Retaining Quality Admission Counselors
John W. Dysart, President
The Dysart Group
Admission counselors are among the most important employees at any college or university. Their impact on the institution is broad and vital. When you have successfully recruited and hired excellent admission counselors, what can you do to keep them?
You are more likely to retain good admission counselors if you structure the office in a manner where counselors can see a clear career track. Few want to remain admission counselor for the long term. Good people, however, might persist if they see opportunities for advancement and professional growth.
You may initially hire candidates as “admission counselors.” After a year of good performance these people could be promoted to the title of “Senior Admission Counselor,” a position that includes a raise and more responsibilities. Excellent performance in this position should result in a promotion to “Assistant Director of Admission,” a title that should include some supervisory responsibilities. Successful outcomes in this position could result in a promotion to “Associate Director of Admission.” You have now created a clear and useful process to groom the very best professional staff members for the role of “Director of Admission.”
The job can be made even more attractive if you provide continuous training to your people on financial aid and teach them the basics of packaging, aid types, folder completion and budgeting. Allow employees at the associate level to participate in financial aid activities. This can open the possibility of a new title like “Associate Director of Admission and Financial Aid.” This title can be useful for folks who eventually would like to secure the position of chief enrollment officer.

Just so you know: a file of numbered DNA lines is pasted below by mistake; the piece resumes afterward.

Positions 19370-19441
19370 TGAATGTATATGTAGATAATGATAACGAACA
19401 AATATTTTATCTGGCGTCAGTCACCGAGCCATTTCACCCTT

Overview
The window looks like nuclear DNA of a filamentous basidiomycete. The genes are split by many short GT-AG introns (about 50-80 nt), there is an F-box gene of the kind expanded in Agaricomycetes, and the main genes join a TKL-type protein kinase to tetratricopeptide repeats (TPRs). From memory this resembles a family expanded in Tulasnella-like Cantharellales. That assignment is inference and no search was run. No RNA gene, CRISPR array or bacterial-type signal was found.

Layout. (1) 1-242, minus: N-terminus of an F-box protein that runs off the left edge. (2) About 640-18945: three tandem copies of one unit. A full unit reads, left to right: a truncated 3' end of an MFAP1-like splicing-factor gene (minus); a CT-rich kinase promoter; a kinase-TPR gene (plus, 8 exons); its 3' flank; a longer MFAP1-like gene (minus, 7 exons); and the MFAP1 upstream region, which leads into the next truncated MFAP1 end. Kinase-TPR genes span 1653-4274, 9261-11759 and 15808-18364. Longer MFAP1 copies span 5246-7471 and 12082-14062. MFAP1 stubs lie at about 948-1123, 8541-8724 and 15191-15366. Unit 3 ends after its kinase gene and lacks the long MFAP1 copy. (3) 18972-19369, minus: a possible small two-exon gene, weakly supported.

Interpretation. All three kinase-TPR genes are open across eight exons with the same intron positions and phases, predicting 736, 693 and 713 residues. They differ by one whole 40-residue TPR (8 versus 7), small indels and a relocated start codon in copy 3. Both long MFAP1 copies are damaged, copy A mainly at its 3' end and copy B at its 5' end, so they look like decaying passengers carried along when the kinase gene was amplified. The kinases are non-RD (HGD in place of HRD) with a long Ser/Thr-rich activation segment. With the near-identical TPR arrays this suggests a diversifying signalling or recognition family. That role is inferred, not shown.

Admission counselors must work difficult hours because of travel and evening hours to make telephone calls to prospective students. Be creative when establishing the work schedule.
- Regardless of Human Resource Classification the work schedule should be established in a manner that ensures counselor do not work more than 40 hours per week. Working until nine in the evening one night might mean coming in at noon the next day.
- Consider the use of long weekends in the work schedule. A counselor working two nights per week might be given every other Friday off.
- Summer can be a great time to reward excellent performance with additional vacation time.
Providing opportunities for professional development makes sense based on just the merits. But professional development investments are a requirement if you seek to retain good admission personnel.
- Allow the counselors to attend state National Association for College Admission Counseling (NACAC) conferences every year.
- Encourage more senior professionals to attend the national NACAC conference.
- Consider attendance at other conferences such as NASFAA and AACRO. Academic Impressions offers professional development webinars and conferences useful for admission professionals.
Compensation makes a difference. The position should not be viewed as an interim job for recent college graduates but must be a professional position with a salary that reflects the importance of the position. Admission counselors generate a significant portion of total institutional revenue. Their work can influence net revenue, discount rates and even retention and graduation rates.
The national average salary for an admission counselor is approximately $35,000 a year. Many counselors, however, earn much less.
One cannot expect dedicated performance, high quality communication, a demonstrated zest for the institution and thus recruitment success if individuals are not compensated appropriately.
Review your salary ranges and compare them to both national and regional averages to ensure you are competitive.
Retaining admission professionals should be a priority but institutional leaders should understand the good retention rates require investment.